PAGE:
About CDC's Injury Center
In the United States, injury is the leading cause of death for children and adults between the ages of 1 and 45. Injuries and violence affect everyone—regardless of age, race, or economic status. The tragic deaths from injuries and violence tell only part of the story. Many more are injured and survive. Often, survivors are faced with life-long physical, mental, and financial problems.
The injury Center protects America’s health by:
TRACKING injuries and deaths to look for dangerous trends
Tracking systems, like the National Violent Death Reporting System (NVDRS), provide important data. For example, Alaska used NVDRS data to study veteran suicides and then partnered with the Alaska Veterans Affairs (VA) to develop prevention strategies, like expanding the current outreach program to enroll veterans in VA healthcare.
RESEARCHING the best ways to prevent injuries and violence
Creating Business Improvement Districts (BIDs)—public-private partnerships that invest resources into local services like street cleaning and public safety—in Los Angeles led to a 12% reduction in robberies and an 8% reduction in overall violent crime in BID neighborhoods.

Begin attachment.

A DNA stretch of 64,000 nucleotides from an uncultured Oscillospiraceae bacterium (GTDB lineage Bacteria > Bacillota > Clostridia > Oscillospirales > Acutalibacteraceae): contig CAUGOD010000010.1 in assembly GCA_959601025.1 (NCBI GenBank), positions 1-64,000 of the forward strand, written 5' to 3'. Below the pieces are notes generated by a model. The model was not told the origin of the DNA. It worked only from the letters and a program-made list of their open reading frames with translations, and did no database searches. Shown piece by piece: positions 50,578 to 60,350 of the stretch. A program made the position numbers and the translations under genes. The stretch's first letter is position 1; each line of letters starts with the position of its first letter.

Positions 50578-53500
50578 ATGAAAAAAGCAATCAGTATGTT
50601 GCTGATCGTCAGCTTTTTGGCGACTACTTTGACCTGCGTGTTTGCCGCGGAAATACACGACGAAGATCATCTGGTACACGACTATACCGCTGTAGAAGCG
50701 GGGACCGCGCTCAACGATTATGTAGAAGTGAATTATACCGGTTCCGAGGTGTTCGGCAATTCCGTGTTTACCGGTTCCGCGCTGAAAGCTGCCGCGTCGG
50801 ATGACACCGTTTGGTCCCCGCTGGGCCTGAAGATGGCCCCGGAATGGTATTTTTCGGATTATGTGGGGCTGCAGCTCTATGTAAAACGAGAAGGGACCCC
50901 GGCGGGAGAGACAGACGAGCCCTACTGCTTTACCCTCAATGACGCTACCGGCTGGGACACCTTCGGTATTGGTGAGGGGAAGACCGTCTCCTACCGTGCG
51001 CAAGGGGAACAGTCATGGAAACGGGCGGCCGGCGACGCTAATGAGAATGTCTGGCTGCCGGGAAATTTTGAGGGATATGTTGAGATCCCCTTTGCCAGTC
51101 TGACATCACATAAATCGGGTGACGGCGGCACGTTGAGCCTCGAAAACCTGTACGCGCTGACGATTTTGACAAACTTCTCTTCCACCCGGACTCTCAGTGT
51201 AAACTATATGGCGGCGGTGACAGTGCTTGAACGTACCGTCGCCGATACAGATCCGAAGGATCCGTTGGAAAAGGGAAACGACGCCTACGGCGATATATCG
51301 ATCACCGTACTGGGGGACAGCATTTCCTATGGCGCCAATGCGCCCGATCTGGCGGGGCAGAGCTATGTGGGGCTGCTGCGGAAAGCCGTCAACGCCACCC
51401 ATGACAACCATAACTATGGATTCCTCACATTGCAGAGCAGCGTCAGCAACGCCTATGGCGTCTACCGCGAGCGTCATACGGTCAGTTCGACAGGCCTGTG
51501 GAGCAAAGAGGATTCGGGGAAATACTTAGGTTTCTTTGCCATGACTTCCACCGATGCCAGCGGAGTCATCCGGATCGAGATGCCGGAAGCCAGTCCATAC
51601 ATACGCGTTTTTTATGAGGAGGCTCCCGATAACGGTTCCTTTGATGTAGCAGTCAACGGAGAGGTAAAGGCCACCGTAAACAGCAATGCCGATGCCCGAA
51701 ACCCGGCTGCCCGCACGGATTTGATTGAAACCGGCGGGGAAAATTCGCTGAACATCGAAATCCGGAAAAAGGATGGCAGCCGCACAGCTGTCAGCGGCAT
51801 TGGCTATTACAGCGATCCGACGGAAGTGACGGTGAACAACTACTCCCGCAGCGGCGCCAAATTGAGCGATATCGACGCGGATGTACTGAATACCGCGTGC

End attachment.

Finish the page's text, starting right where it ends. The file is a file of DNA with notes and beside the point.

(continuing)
DEVELOPING prevention strategies
Our HEADS UP campaign helps protect kids on and off the field by raising awareness about youth sports concussion and other serious brain injuries. After using one of the campaign’s toolkits, 77% of youth sports coaches reported they could more easily identify athletes who may have a concussion, and 72% reported educating other coaches, parents, and athletes.
EVALUATING effectiveness of prevention strategies
MV PICCS (Motor Vehicle Prioritizing Interventions and Cost Calculator for States) is a free interactive calculator that helps state decision makers prioritize and select from 14 effective motor vehicle injury prevention interventions, based on their budget. MV PICCS calculates the expected number of injuries prevented, lives saved, and costs averted in the state./
SUPPORT states in implementing programs
We invested more than $50 million in 44 states and D.C. to support opioid overdose prevention. With that money and assistance from our scientists, states have strengthened their Prescription Drug Monitoring Programs, improved their data tracking and reporting, and shared overdose data with healthcare providers and law enforcement.
We also support states in tackling other critical injury and violence problems, including providing funds and assistance to all 50 states to prevent sexual violence through our Rape Prevention and Education Program and to 23 states to address their most pressing issues through the Core State Violence and Injury Prevention Program.